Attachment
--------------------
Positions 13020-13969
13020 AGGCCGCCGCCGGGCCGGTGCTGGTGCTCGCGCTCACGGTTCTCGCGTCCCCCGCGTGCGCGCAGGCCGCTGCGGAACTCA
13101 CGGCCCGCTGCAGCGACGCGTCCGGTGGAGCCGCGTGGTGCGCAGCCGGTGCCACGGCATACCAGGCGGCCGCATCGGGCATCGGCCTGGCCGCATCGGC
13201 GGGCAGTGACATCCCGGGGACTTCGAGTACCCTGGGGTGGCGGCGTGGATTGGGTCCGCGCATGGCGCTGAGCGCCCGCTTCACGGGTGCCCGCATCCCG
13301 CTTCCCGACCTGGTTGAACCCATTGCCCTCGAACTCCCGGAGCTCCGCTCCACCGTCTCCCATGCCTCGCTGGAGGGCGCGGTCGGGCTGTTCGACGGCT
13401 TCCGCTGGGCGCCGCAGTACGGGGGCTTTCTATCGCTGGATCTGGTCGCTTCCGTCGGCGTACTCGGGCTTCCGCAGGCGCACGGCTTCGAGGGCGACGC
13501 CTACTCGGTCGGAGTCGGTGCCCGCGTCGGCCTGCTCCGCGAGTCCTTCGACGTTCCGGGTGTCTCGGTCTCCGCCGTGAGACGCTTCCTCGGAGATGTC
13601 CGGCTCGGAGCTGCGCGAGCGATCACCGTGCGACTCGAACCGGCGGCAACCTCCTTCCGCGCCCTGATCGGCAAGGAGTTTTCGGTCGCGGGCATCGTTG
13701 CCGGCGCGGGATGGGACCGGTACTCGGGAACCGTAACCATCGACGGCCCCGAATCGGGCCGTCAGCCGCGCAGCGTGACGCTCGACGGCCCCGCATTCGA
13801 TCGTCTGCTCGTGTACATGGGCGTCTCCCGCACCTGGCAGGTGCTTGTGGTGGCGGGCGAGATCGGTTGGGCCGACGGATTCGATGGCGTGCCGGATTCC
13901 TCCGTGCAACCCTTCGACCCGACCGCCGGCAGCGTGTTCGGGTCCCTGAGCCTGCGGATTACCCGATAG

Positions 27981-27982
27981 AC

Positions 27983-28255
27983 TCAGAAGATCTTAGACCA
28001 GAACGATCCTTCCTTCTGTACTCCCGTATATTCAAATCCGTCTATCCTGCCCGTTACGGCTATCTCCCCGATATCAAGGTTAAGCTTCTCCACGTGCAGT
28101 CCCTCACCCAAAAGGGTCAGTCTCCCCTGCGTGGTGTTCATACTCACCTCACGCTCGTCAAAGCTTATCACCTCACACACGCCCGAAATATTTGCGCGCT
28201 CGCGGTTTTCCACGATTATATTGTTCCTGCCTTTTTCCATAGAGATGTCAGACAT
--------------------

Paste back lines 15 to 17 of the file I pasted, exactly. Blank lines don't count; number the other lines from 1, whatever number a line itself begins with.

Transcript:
27983 TCAGAAGATCTTAGACCA
28001 GAACGATCCTTCCTTCTGTACTCCCGTATATTCAAATCCGTCTATCCTGCCCGTTACGGCTATCTCCCCGATATCAAGGTTAAGCTTCTCCACGTGCAGT
28101 CCCTCACCCAAAAGGGTCAGTCTCCCCTGCGTGGTGTTCATACTCACCTCACGCTCGTCAAAGCTTATCACCTCACACACGCCCGAAATATTTGCGCGCT